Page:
1 Power From Big Data are europe s utilities ready For the age of data? A T-Systems report, written by the Economist Intelligence Unit.
2 Foreword Power From Big Data Gabriele Riedmann de Trinidad Head of Strategic Area Energy Andreas Seeger Head of Sales Communications & Utilities What does the hype around big data really mean to the utilities industry? Are utilities prepared to manage and make the most of this data ubiquity? This is what we set out to investigate in a comprehensive research programme conducted by the Economist Intelligence Unit (EIU). Global volumes of data double or triple every few years and this upsurge is by no means slowing down: market research predicts global data levels will reach 40 zeta bytes by In the EU alone, more than 200 million intelligent meters are set to transmit user data at great speed by Likewise, social media data is exploding across a range of channels such as mobile Internet devices and applications. Key to unlocking the power of big data is leveraging both structured and unstructured data and drawing the right conclusions. Utilities will gain competitive advantage from intelligent interpretation of data. The energy sector must become increasingly consumer-oriented and ensure flexible access to utility services anytime, anywhere. Utilities are creating new business models to facilitate renewables and bi-directional production, pushing boundaries, re-shaping markets, intensifying competition. Utilities which truly leverage knowledge of their customer and usage patterns and swiftly implement adequate organisational structures and end-to-end digital processes will come out on top. A cornerstone of this transformation is IT-enablement. New technologies such as in-memory and dynamic computing have enabled rapid analysis of very big structured and unstructured data. Big data does not only mean capturing data from intelligent meters or sensors, it also covers all information captured from mobile devices and applications, portals and social media channels. So what is the potential of big data and how should utilities unlock its true business value? To investigate this and other questions we commissioned the EIU to conduct a survey over 250 executives in the utilities industry in Western Europe in Q Half of the respondents are C-level executives, the rest being other senior managers Around three-quarters are responsible for strategy and business development at their organisation. The EIU also conducted in-depth interviews with senior executives and industry experts. The key findings reveal a significant need for action. Utilities are tapping into new data sources, yet only half are turning it into business value. Over 40 % of respondents do not even have a data strategy in relation to smart meters and social media or are only starting to define one. Nonetheless utilities are concerned about the lack of qualified data specialists and reveal plans to invest in developing adequate skills. Other obstacles include data security and privacy concerns, while data analytics tools and software is the top investment priority for utilities. Utilities must improve their capture of customer usage patterns and network utilisation. Analysis of big data can help forecast new tariff plans as well as different contract models. Similarly, systematic analysis of social media may identify unsatisfied customers and the need for new products. Utilities can generate more business through new machine-to-machine data by using the data they are collecting. However, utilities that try to overcome these hurdles simply through buying software and iteratively learning from their own mistakes are likely to fail or do less well than those who work closely with experienced partners and suppliers. The utilities industry could draw upon the experience of the telecommunications industry. Many challenges have been overcome, even more mistakes made and significant lessons learned. At Deutsche Telekom over 600 professionals work on mass data management and analysis every day. From our mobile networks alone, we manage over 100 million data records per day. The German toll-road system generates 20 million data sets which we manage in our data centres. We have 90 data centres globally, including 60 in Europe and 30 in Germany. Understandably technology advancements also bring uncertainty to consumers, through a perceived loss of control over private information or profiles. Deutsche Telekom acknowledges and actively works to addresses these concerns. Decades of experience in data handling, security and privacy are reflected in our big data solutions. Big data is available and growing every day. It simply needs to be used intelligently. We wish you inspiring reading and hope we can trigger new ideas together.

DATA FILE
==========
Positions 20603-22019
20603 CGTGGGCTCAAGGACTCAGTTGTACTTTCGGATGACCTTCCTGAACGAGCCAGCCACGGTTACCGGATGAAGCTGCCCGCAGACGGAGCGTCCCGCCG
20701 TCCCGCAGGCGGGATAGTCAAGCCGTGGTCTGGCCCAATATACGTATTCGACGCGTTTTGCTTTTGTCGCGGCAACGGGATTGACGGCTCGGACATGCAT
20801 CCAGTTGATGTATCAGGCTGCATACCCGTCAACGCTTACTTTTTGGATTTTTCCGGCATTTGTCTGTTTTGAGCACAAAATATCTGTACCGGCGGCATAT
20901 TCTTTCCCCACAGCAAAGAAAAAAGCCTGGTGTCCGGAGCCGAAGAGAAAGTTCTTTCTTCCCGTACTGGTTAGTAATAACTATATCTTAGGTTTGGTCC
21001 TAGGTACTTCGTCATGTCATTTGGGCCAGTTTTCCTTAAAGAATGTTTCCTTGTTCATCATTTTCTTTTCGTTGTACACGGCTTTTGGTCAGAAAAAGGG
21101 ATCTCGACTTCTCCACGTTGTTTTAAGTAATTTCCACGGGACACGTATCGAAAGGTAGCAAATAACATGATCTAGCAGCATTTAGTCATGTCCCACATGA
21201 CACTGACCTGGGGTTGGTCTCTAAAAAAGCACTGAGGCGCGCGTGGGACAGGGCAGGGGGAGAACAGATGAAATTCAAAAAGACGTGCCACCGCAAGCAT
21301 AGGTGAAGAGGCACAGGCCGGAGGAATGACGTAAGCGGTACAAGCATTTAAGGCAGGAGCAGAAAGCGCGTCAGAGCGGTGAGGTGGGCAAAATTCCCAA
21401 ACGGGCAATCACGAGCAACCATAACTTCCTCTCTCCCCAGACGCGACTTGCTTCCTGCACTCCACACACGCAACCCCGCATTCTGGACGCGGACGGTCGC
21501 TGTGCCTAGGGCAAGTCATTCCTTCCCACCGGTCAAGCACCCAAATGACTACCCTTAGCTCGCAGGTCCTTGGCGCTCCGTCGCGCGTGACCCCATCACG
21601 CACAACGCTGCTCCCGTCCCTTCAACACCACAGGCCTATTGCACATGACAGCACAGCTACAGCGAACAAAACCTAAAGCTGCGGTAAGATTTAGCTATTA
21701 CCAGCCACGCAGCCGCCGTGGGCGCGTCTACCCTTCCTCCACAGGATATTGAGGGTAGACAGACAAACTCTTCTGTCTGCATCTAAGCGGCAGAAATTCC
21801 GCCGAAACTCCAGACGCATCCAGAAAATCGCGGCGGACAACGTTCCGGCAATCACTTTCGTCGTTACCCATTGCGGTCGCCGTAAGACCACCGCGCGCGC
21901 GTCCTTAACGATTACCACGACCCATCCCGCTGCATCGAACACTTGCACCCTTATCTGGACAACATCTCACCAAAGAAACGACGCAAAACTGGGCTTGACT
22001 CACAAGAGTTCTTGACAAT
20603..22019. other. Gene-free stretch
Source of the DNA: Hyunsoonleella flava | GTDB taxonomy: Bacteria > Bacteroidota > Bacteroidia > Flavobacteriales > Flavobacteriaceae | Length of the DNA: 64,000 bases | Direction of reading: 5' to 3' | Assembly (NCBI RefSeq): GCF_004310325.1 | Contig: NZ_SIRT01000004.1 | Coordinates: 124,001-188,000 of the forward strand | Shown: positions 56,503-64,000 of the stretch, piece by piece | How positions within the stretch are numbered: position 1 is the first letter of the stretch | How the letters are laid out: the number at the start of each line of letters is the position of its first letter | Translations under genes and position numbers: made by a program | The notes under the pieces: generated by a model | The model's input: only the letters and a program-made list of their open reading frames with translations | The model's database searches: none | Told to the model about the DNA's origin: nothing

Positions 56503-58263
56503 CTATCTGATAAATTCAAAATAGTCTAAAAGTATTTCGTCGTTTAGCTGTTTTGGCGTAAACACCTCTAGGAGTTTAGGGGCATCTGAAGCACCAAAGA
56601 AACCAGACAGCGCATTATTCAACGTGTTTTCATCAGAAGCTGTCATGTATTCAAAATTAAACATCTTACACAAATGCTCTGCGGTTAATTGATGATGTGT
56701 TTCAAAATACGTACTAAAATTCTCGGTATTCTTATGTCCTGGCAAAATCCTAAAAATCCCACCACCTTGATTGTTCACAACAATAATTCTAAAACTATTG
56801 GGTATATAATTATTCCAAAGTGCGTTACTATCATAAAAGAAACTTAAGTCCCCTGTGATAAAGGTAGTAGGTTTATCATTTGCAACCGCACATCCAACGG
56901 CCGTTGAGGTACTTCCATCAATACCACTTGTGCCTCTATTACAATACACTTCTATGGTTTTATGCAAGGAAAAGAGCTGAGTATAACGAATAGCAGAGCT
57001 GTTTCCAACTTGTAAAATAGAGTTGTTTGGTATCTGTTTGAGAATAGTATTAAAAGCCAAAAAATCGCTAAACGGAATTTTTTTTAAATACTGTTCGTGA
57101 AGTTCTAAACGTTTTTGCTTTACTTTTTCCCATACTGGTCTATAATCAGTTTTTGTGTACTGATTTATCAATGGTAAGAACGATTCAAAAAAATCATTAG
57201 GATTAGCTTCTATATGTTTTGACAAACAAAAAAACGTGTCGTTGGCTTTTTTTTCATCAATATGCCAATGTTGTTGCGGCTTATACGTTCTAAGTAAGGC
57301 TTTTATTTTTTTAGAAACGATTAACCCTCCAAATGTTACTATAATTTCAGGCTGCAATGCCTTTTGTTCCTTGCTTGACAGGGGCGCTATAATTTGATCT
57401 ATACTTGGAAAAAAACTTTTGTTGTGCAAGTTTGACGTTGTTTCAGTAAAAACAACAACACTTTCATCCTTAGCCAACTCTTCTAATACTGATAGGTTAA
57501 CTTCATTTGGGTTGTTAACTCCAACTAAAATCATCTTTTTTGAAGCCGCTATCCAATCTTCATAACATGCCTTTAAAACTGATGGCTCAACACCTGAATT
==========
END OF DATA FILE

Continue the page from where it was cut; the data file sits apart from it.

3 Table of contents Executive summary...6 About this research...7 Big data moves up the agenda...8 Unlocking the power of big data Case study: Lyse Energi upgrades to smart sensors and meters Case study: Ovo Energy engages with its customers Box: Local differences in big data readiness Overcoming obstacles to tapping big data Conclusion... 18